It was the last day of summer as I barreled down California State Route 111 on my way to the Salton Sea. The region had weathered a dry and torrid summer, with one notable exception: a visit from Hurricane Kay. It made landfall as a tropical storm in Baja California, moved north and brought heavy rainfall, triggering flash floods throughout Southern California. The storm damaged roads and uprooted trees. However, by the time I visited two weeks later, there were few, if any, signs of this disaster. The desert is a place that recovers quickly, but the same cannot be said of the Salton Sea.
“The Sea,” as many locals call it, has been filled and depleted of water for thousands of years. In 1905, after a particularly wet spring, it overflowed the banks of the Colorado River. In the 1950s and ‘60s, resorts emerged and attracted flocks of vacationing families and celebrities. At the center of this tourism boom sat Bombay Beach, a community on the east shore, now a shadow of its former self. But locals and tourists still gather at the neighborhood watering hole, the Ski Inn.
When I arrived at the Ski Inn, Sonia Herbert, a genial woman, greeted me warmly from the bar. A member of this community since 1974, she bought the place in 2018.
Until the 1970s, crowds came on weekends and holidays for boating, fishing and swimming. Others came to enjoy the desert. The sea was also an important stopover for migratory bird species. “We used to have thousands of white pelicans come every year,” Herbert said. “When they started to appear, we knew that summer was over.”
But shortly after Herbert arrived, the sea’s fortunes reversed, as did the fortunes of those who relied on it. At times, hurricanes, tropical storms and agricultural runoff flooded the basin, submerging beachfront communities. But, more recently, evaporating water created high concentrations of toxic particulates, rendering the sea unsafe for swimming, and killing off many of the fish and migratory birds. This gradual collapse continued through the last decade. Yet, the sea has experienced a revival of sorts, driven in part by growing artist communities.
The region has hosted bohemian types for decades. Drive 22 miles southeast of Bombay Beach, and you’ll find Slab City, formerly a U.S. Marine Corps training facility during World War II. After it was decommissioned and the buildings demolished in 1956, the remaining concrete slabs inspired its current name. It was first resettled by a small community of nonconformists. As this community grew, so did the diversity of its residents. The artists, in particular, have reshaped the landscape, most notably through their art installations.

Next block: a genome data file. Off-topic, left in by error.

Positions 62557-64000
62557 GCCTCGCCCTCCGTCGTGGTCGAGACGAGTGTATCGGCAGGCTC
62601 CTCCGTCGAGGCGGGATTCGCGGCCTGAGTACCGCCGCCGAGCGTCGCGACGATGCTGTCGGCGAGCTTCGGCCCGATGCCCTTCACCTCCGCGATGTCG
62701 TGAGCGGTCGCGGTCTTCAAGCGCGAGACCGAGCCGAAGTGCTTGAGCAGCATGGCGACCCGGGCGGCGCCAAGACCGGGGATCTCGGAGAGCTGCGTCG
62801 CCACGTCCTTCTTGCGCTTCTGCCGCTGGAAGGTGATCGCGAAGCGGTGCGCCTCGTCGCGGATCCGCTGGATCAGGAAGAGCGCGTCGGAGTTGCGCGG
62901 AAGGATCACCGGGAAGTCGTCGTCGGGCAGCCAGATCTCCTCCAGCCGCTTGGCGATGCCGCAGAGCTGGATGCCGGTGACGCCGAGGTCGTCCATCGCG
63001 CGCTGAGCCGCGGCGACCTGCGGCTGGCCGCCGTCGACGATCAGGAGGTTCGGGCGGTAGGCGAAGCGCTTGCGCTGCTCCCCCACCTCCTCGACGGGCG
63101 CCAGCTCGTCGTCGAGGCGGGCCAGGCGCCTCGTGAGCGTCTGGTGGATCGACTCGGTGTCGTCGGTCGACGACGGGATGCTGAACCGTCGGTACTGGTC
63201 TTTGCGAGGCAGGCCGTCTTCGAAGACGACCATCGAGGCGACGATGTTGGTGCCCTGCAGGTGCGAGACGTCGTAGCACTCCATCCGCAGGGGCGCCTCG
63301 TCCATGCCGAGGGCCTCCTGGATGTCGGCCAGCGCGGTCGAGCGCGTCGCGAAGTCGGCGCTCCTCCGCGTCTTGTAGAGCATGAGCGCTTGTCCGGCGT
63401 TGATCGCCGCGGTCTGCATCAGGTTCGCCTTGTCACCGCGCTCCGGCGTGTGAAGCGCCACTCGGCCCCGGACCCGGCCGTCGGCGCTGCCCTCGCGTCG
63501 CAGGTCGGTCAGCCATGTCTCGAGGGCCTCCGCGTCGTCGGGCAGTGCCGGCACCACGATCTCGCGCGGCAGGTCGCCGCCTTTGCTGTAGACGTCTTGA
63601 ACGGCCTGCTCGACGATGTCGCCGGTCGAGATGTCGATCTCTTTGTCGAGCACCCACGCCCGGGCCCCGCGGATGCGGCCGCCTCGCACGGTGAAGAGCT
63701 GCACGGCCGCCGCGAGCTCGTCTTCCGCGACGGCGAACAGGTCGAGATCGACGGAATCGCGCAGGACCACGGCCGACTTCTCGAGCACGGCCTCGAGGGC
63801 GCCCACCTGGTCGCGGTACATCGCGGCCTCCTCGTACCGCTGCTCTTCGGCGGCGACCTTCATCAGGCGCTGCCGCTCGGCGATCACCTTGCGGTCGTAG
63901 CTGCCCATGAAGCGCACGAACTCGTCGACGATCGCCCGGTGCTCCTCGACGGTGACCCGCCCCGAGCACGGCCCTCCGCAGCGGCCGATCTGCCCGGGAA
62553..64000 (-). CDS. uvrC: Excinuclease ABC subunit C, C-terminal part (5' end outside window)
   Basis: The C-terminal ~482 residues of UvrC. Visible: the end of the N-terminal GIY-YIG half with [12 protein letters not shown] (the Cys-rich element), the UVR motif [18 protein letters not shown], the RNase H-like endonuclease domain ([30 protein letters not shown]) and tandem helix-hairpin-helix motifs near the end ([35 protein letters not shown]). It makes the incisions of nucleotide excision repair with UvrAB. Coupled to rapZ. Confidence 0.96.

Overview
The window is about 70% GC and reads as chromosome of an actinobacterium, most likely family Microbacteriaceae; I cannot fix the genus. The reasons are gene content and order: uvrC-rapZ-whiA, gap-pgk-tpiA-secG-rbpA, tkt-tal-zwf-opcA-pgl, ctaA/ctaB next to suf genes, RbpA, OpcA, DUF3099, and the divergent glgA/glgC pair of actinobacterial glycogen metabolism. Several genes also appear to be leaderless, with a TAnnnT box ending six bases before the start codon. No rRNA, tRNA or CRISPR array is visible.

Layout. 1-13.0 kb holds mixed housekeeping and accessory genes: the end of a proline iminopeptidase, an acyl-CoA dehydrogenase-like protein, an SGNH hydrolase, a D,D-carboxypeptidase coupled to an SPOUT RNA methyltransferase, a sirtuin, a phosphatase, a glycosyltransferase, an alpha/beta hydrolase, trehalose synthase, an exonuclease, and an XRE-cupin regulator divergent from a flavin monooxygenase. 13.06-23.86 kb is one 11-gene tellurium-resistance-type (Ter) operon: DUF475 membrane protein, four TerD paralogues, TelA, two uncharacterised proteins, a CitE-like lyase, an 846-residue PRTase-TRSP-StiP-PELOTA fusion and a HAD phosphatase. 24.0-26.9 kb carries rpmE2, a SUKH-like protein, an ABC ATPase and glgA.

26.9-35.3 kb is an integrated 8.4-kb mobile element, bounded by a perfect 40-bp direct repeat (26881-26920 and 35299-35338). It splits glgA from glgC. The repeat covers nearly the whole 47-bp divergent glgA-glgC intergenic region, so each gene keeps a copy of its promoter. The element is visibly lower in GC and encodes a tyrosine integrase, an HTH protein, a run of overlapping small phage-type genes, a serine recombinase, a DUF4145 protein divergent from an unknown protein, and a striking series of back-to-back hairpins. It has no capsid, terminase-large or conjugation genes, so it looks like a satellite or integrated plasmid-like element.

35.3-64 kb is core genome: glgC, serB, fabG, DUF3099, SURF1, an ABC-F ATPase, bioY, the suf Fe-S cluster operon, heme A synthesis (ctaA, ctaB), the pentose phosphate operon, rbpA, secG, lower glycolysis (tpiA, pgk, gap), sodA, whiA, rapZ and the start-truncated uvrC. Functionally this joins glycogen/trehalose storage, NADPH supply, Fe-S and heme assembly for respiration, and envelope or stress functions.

The most well-known of these installations is Leonard Knight’s Salvation Mountain, a five-story-tall adobe-covered mound painted with messages of God’s love. This project was 28 years in the making, during which it attracted tens of thousands of visitors. In 2002, Salvation Mountain was entered into the Congressional Record as a national treasure. Knight passed away in 2014, and a nonprofit, Salvation Mountain Inc., took on the task of preserving the mountain and his work.
One Salvation Mountain caretaker is Ron, a Detroit native. Initially, he volunteered and was assigned basic tasks. When he demonstrated a high level of proficiency working with clay and paint, honed by his many years in construction, the nonprofit’s directors took notice and directed him to more challenging assignments. That was years ago, and Ron has since devoted his time to maintaining this monument. He says he enjoys it here, spreading the message of love through art in an unforgiving landscape.
Down the street from Salvation Mountain is East Jesus, the brainchild of Charlie Russell. In 2007, Russell quit his job, moved to Slab City and carved out this space for himself and other artists. Art Garden lies at the heart of East Jesus, originally displaying art that Russell brought with him or that he created. It has since expanded to include contributions from artists in the community, such as “The Television Will Not Be Revolutionized.” This installation by Flip Cassidy is a commentary on mass media’s impact, both sacred and profane, on human lives.
After Russell died in 2011, the Chasterus Foundation, a nonprofit organization, was formed to carry on his mission of providing “refuge for artists, musicians, survivalists, writers, scientists, laymen and other wandering geniuses.”
Other artist enclaves, still very new, have formed elsewhere around the Salton Sea. Some have established local art events, including the annual Bombay Beach Biennale. Exhibits such as the “Bombay Beach Drive-In,” created by Stefan Ashkenazy and Sean Dale Taylor for the 2018 Biennale, have become permanent installations.
Herbert says what she most appreciates about the sea is “the serenity, the openness. There’s such a crush of people, traffic and noise in the city. Here, you can decompress.” For artists, this place offers a space for love, art and introspection.
Simon J. Lau, a writer and photographer, is the creator of Formerly Print, a publication focused on sharing portraits of people and their stories.
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